At the whim of our political masters


I like the DCLG and I like local government. But which is better? There's only one way to find out....

Delicious!

Sometimes we learn a new use for a word and then spend the next three weeks trying to find a use for it and sometimes it just falls into a our lap.

However, this time I heard the use at the weekend and by Monday had a reason to use it; this blog from the people at political scrapbook is delicious.

Basically, the bloggers at political scrapbook have taken Mr Pickles to task for his constant attack on local government non-jobs. Amongst their observations are:

Pickles’ glass-and-steel Department for Communities and Local Government employs no less than 2,100 staff, not one of which can be described as a front line role .

You see your attack on non-jobs Mr Pickles? Bang, have one back!

Other members of Pickle’s senior team include the Deputy Director for the Big Society, who adds value by “leading on the corporate secretariat and performance”.

Want to attack specific non-jobs in Manchester? Well, here have some of your own medicine!

Overall, Pickles has 111 Directors and Deputy Directors, all on £65K+ and many of them earning far more than the PM.

Overpaid Local Government fatcats eh? Well, let’s take your 111 senior managers and smoke it!

(apparently this number earning more than the PM is actually 2 so there was some editorialising going on here)

This is all fair game right?

As I see it the political scrapbook is just doing to the DCLG what the Department for Criticising Local Government has done to local councils up and down the country.

Just like the DCLG ministers the political scrapbook people have distorted some basic facts to make their point. Mr Pickles et al criticise local government staff and we fight back by picking on the civil servants at the DCLG.

All is fair in love and war right? Plus, he started it!?

Well, not quite…

However, I then got into a debate on twitter (it was a 140 character mini-debate) with a civil servant from the DCLG who I have never met. He felt genuinely put out. The DCLG are going through massive job losses (over 600 of the 2100) and he took genuine professional umbrage at the way his work was being misrepresented and mocked.

And he was right.

The political scrapbook WAS delicious but only in the context of the continuing back and forth between the DCLG and local government. We, the ordinary staff of local councils and government departments are, to a greater or lesser extent, just pawns in the games of our political masters.

Are Labour councils provoking the DCLG with their decisions? Possibly. Are the DCLG going overboard with the council criticism in order to make the public swallow massive cuts? Definitely. Are we, as local government officers or even civil servants, part of this? Nope.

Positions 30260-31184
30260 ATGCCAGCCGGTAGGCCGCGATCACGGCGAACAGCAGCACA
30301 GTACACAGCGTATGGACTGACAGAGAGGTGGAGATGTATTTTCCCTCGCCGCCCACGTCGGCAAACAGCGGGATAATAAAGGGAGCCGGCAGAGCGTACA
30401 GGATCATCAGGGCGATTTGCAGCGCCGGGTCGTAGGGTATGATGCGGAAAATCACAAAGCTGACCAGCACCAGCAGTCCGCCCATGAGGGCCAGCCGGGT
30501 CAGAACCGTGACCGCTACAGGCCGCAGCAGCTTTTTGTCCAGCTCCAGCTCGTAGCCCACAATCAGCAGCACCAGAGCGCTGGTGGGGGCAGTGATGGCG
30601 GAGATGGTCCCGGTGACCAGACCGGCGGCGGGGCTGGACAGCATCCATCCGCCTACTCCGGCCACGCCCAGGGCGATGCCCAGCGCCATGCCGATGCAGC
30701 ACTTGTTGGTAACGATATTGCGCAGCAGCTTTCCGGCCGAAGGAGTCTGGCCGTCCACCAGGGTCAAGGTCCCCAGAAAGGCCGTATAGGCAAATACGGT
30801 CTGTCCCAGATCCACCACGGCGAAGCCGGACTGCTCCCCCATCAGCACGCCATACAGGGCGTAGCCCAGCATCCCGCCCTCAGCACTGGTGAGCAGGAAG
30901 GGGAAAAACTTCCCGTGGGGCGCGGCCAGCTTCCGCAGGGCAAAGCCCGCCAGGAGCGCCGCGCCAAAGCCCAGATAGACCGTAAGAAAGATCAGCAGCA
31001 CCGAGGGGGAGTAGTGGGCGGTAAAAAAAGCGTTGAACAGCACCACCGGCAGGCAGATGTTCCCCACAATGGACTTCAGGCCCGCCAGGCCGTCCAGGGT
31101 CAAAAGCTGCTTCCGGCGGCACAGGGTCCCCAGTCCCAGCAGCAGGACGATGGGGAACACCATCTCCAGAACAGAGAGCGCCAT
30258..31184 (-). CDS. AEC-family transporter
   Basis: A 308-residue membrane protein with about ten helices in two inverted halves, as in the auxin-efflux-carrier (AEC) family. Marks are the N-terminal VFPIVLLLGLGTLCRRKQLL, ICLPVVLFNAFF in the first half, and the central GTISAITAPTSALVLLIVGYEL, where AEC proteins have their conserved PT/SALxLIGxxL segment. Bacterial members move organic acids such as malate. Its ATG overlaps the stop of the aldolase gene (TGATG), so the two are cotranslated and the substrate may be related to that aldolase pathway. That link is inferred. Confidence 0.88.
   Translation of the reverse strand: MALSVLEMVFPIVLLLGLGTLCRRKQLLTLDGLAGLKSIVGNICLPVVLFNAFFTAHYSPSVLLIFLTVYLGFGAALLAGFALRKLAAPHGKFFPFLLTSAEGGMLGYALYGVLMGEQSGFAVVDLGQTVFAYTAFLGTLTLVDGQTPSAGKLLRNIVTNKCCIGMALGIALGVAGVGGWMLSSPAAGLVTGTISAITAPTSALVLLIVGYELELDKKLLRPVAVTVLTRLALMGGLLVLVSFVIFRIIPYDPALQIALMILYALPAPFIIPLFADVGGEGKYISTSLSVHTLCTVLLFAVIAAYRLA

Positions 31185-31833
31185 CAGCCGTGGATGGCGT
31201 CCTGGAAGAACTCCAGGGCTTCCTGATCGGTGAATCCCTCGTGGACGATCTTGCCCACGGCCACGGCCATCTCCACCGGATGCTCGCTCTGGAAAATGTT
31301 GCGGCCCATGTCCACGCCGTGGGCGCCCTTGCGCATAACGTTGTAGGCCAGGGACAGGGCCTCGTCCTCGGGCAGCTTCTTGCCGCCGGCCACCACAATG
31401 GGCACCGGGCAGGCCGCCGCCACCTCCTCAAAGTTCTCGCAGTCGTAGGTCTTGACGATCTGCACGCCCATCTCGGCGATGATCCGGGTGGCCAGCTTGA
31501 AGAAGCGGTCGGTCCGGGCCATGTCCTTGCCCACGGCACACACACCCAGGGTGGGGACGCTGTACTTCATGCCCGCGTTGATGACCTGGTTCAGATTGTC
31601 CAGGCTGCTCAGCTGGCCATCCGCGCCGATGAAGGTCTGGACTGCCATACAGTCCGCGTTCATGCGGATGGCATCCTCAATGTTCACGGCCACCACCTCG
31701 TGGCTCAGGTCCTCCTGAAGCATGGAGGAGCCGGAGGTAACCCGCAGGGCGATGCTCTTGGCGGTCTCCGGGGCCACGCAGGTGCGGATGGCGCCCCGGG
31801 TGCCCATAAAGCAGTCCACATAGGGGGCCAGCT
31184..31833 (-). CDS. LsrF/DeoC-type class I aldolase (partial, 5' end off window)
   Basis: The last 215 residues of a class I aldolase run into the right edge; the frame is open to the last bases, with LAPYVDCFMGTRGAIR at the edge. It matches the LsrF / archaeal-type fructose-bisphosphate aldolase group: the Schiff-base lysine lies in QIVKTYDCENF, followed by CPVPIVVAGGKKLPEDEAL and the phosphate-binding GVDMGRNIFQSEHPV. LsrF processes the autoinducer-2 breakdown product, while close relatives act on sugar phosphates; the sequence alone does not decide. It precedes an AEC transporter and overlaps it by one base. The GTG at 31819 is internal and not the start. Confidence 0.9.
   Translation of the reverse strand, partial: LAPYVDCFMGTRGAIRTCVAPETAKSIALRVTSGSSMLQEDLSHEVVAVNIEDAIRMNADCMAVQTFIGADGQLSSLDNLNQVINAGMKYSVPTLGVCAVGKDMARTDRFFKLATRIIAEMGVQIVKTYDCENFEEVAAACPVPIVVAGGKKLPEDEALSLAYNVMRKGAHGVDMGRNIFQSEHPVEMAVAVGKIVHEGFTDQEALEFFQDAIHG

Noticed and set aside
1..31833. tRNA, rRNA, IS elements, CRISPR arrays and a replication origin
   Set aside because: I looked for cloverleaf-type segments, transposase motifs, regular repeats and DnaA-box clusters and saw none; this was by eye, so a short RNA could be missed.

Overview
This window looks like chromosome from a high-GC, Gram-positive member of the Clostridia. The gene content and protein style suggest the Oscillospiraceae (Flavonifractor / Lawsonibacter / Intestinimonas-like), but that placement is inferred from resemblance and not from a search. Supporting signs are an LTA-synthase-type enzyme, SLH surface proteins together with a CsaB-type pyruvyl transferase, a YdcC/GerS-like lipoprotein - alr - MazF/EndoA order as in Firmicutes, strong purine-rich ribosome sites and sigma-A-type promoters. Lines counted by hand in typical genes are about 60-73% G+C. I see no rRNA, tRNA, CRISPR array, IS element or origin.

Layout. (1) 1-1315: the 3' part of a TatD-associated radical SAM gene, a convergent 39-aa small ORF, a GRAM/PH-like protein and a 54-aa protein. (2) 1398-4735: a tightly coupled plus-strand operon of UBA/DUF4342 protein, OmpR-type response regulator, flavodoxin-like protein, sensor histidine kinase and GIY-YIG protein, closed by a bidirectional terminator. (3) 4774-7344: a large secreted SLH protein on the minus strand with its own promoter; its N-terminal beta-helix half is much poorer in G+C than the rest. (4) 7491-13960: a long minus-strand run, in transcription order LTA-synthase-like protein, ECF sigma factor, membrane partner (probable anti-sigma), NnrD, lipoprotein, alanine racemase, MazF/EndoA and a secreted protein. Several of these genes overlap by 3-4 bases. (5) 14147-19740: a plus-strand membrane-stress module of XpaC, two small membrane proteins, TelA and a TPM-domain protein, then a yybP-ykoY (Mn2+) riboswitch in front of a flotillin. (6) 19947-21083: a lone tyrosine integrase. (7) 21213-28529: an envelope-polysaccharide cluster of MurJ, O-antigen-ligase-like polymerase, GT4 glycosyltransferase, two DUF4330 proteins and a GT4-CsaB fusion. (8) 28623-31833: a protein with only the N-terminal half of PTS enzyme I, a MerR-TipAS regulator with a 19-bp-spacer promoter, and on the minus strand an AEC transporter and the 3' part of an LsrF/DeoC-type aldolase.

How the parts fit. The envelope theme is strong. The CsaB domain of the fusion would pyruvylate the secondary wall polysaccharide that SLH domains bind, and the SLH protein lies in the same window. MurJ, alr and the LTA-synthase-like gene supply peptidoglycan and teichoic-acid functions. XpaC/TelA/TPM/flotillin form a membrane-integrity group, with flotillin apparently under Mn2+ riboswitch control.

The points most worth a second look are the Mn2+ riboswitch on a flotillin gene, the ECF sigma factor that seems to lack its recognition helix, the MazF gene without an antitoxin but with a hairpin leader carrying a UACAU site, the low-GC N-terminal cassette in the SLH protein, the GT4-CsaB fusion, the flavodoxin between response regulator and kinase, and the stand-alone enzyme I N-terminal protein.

So my apologies and sympathies to those members of the DCLG who feel put out by the political scrapbook and my reprinting of it above. I don’t believe that you are all employed in non-jobs any more than you believe that local government workers are all blood sucking slackers only waiting for our pension.

As the ever wise redundant public servant pointed out, sometimes we are all just victims caught in the crossfire of the war on the deficit. So let’s call a truce on attacking the public servants; we can leave that to David Cameron.

Oh yeah, and Eric Pickles is still wrong…

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3 Comments on “At the whim of our political masters”

  1. Ed Hammond Says:

    You’re not wrong. This is turning into a childish, tit-for-tat argument between central and local government where the hard facts are being ignored or spun out of recognition – by both “sides”.

    It’s impossible to have a serious debate on these issues at the moment because campaigners, the Government and other groups are looking for a simplistic narrative – either “Cuts are awful, Eric Pickles is a fat bully” or “It’s high time some of the public sector fat was trimmed – I PAY YOUR WAGES!”

    I don’t hold out much hope for an improvement as HMG and the TUC dig in for a protracted argument over the next few months.


  2. […] This goes beyond Local Government.  I can strike for those else were in the public sector who feel they can’t but want to.  It is also about Public Sector solidarity.  We are in this together. […]


  3. […] increasing complexity of the password setting regime in local authorities and pondered whether a battle between civil servants and local government workers was in anyone’s interest, but our favourite post by far was when we produced our guidelines on […]


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